There’s an old boating safeguard of throwing cargo overboard to lighten the load of the vessel during times of distress. The official word for the cargo cast overboard is jetsam.
The throwing off of unneeded cargo or equipment can help to lighten the vessel, to stabilize it during a storm, or remove flammables during a fire.
I can remember first hearing about this practice when I was kid hearing the old story about Jonah and the whale. But this is a practice that is still used today.
I think the analogy is helpful as we consider minimalism in a crisis—the benefit of removing unneeded cargo from our lives. To be fair, this principle applies to any crisis we may be facing such as the loss of a job, an illness, or a natural disaster.
But today, allow me to address minimalism during a societal crisis. Specifically, what we’re all going through right now trying to make the sense of COVID-19.
There is a reaction that some might have during a crisis to gather as much as possible and hoard as much as they can in their homes. We can see that reaction around us as people run to the grocery store or the pharmacy, grabbing as many things as they possibly can in their cart.
But there is an opposite response to this crisis we should consider: throwing off the non-essential cargo from our lives. Rather than hoarding possessions, we would use this crisis to begin removing the ones we do not need to help us find better stability.
Why use this crisis to own less?
Let me offer five important benefits:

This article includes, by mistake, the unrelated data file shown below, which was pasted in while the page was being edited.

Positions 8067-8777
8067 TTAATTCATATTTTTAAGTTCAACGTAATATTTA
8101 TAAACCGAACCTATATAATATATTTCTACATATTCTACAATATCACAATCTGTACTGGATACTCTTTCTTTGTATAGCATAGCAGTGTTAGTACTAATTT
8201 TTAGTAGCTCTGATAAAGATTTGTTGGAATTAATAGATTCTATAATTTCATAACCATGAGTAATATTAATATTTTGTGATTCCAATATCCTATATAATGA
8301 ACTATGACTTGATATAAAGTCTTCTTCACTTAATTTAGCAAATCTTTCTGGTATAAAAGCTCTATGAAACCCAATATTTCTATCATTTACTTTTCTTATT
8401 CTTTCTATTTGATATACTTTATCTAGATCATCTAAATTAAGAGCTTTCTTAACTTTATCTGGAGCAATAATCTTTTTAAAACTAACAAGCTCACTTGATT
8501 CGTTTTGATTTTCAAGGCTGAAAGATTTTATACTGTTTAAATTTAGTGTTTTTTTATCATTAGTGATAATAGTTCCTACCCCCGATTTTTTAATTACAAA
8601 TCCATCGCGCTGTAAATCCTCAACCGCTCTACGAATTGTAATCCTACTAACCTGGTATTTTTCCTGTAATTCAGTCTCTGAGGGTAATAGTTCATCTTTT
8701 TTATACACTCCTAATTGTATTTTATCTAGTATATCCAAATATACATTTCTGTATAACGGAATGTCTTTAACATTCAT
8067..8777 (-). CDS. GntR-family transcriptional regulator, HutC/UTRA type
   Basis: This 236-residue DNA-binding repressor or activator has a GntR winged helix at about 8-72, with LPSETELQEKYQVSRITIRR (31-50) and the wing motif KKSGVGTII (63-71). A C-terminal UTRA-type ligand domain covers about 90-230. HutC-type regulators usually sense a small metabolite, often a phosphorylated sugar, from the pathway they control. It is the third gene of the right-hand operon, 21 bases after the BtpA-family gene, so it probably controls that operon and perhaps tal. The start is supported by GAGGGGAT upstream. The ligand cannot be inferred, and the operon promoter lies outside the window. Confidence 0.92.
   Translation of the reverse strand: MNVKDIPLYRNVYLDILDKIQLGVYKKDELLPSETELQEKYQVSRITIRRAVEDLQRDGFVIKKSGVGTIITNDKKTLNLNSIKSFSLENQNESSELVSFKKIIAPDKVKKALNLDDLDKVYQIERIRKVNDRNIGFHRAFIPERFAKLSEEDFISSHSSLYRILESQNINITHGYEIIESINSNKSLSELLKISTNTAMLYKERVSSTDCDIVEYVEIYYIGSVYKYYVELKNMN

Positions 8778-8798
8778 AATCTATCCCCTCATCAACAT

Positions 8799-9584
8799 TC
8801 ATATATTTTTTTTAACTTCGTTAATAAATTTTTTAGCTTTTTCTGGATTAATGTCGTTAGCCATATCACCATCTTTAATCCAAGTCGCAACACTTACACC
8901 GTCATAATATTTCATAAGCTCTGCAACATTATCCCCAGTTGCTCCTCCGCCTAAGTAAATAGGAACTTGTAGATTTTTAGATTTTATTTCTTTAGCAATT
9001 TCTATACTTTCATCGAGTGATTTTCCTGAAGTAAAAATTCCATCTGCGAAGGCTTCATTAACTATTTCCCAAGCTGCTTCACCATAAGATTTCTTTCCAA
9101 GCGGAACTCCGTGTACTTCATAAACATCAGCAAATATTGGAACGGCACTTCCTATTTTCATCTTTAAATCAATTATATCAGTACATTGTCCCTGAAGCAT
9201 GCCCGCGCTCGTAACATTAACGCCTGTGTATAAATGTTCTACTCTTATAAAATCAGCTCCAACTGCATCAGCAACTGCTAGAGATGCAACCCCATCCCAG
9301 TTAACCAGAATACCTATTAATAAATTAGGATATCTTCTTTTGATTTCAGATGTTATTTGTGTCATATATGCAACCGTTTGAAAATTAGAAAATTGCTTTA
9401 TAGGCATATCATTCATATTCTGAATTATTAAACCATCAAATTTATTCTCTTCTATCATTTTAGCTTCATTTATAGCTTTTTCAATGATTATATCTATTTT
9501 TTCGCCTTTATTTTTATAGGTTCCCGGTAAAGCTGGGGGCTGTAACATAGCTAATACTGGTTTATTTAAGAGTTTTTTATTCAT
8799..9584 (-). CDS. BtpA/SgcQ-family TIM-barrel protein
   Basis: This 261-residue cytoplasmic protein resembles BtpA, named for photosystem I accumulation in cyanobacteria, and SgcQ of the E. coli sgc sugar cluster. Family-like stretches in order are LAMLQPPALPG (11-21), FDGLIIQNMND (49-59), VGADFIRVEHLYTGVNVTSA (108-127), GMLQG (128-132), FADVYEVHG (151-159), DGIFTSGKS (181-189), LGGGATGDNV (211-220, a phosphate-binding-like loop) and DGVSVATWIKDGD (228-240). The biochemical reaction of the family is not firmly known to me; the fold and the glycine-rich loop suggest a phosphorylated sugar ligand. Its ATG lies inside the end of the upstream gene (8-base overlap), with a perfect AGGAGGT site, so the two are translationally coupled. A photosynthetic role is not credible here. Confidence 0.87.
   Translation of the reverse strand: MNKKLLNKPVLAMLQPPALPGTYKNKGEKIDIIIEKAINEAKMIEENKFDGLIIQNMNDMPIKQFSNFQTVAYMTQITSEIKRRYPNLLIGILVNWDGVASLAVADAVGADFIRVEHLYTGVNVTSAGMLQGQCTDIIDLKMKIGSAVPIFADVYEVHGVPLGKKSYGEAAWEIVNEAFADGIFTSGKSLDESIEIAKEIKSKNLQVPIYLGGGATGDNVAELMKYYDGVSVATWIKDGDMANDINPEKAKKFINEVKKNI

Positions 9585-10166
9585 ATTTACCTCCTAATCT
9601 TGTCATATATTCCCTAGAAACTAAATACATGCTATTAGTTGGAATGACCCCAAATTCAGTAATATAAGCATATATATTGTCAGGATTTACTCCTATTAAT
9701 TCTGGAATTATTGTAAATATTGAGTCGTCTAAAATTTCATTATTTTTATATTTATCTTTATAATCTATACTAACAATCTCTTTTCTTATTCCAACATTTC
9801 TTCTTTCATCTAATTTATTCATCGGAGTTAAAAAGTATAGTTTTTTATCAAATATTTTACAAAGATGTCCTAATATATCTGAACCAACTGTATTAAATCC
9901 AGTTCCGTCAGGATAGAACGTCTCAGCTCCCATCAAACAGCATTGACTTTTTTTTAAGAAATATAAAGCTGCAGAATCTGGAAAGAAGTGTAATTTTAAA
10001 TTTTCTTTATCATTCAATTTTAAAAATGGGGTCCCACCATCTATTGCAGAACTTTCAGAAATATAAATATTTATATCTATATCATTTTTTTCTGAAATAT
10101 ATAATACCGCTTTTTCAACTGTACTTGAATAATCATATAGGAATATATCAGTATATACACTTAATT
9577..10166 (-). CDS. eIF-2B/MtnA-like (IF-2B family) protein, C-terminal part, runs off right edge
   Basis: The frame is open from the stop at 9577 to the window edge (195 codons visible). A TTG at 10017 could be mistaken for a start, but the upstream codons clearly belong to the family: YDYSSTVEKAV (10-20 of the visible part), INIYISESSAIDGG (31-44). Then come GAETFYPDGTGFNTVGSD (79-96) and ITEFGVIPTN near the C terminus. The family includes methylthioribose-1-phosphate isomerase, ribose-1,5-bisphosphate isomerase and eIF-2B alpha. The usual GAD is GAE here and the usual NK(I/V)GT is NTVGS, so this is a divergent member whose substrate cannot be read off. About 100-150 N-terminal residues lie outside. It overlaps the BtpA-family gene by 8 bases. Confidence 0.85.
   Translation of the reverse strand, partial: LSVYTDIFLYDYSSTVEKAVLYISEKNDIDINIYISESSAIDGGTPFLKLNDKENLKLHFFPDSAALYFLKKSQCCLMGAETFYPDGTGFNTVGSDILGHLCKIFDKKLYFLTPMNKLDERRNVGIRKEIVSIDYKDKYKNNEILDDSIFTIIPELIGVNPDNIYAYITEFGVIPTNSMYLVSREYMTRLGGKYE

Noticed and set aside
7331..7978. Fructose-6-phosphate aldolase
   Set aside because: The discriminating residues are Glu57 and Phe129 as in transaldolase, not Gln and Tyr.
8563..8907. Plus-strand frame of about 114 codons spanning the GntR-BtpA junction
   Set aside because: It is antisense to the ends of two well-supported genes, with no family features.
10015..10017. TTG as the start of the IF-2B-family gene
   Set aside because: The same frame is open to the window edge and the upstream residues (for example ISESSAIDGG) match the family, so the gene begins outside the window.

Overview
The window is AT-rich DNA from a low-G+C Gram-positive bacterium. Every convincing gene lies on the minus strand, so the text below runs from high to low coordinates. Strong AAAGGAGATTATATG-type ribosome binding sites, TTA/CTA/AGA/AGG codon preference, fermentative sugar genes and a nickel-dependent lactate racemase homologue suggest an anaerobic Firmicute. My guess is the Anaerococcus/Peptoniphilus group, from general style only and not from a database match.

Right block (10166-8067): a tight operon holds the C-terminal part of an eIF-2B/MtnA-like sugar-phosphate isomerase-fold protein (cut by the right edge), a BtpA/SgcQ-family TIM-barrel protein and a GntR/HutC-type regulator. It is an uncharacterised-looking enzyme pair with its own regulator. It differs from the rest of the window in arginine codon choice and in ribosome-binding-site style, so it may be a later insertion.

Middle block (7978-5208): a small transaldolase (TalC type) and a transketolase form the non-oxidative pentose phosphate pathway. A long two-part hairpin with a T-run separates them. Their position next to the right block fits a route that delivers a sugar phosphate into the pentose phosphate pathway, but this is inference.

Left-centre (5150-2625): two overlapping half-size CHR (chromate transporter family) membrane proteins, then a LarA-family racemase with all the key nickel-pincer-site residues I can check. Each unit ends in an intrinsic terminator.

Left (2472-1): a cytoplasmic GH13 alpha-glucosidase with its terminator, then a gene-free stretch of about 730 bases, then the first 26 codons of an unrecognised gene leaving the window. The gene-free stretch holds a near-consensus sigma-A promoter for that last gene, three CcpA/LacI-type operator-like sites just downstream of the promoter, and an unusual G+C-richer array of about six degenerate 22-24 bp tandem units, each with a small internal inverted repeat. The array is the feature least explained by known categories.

When we own less, we find more freedom in our spaces and we find more freedom in our life.
When our homes are filled with unnecessary possessions, the environment is constricting and frustrating. But as we declutter our spaces, our homes become calmer and more peaceful.
Another reason we throw off non-essential cargo is the flexibility that it provides us going forward. The world is going to change, no doubt about it. Your life is going to change. Normal will be new.
Who knows what tomorrow holds? Who even knows when this storm is going to end? But when we own fewer possessions, we become more flexible for the future—whether we need to move, find a new job, or make changes in the way we live.
3. Financial stability.
As we own fewer possessions, our life costs less. It costs less to maintain our things. Even more importantly, we begin to buy less going forward. Suddenly, it is easier to find financial stability than before.
4. Benefit others.
Another reason to embrace minimalism in a crisis is because it helps us provide goods to those who need it. I realize, at this point in time, different locations have different guidelines in place for donations. But if your local authorities have deemed it safe, this is an important time to help those who desperately need it.
One last benefit of throwing off unneeded cargo during a crisis is that we begin to look for security in places that can actually deliver. One of the problems in looking for security in material possessions is that possessions never provide the security we desire. That’s why people start hoarding more and more and more. They believe the added items will help them feel safe, but they never do.
Instead, we can turn to friends and family and faith. We can turn to things that we know to be true about ourselves: our talents, our abilities, our work ethic. When we begin to rely on those things for our security going forward, we begin to find more lasting security in a crisis.
Now, don’t mishear me. I’m not saying it is wise to go out tonight and throw away every single thing you own.
What I am saying is this: Whether you are going through a personal crisis or societal crisis, begin to see how owning less can help bring back control of your life. Minimalism will bring intentionality. It can bring freedom and flexibility and financial stability going forward.
As you remove the items from your home and life that you do not need, you will be more stable and more equipped to weather any crisis that you may be going through.